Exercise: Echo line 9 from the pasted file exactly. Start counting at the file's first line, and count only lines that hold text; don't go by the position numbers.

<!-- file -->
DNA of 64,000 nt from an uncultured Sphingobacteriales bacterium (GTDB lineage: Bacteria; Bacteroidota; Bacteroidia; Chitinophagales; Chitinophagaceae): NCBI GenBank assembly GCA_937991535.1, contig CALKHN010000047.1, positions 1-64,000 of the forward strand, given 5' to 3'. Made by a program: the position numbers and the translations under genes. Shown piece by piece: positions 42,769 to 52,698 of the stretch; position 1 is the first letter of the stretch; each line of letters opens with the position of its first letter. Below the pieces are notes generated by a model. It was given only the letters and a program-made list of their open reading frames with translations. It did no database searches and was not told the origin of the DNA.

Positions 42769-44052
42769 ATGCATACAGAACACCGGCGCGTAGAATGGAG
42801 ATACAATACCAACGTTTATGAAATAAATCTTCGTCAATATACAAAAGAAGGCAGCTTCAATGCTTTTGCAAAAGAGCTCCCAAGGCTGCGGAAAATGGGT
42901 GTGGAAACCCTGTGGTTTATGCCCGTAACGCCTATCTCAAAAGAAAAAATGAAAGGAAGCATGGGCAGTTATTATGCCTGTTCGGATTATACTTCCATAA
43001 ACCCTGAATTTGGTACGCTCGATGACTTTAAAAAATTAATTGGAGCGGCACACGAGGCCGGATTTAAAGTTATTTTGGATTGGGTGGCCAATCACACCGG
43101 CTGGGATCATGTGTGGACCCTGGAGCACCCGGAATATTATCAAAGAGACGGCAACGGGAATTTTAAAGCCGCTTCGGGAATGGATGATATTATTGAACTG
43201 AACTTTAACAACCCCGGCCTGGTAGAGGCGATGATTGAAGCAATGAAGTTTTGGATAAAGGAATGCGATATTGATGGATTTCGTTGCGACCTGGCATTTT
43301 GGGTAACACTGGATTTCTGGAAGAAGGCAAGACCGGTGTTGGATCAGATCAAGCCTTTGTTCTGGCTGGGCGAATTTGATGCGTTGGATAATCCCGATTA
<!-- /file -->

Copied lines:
43301 GGGTAACACTGGATTTCTGGAAGAAGGCAAGACCGGTGTTGGATCAGATCAAGCCTTTGTTCTGGCTGGGCGAATTTGATGCGTTGGATAATCCCGATTA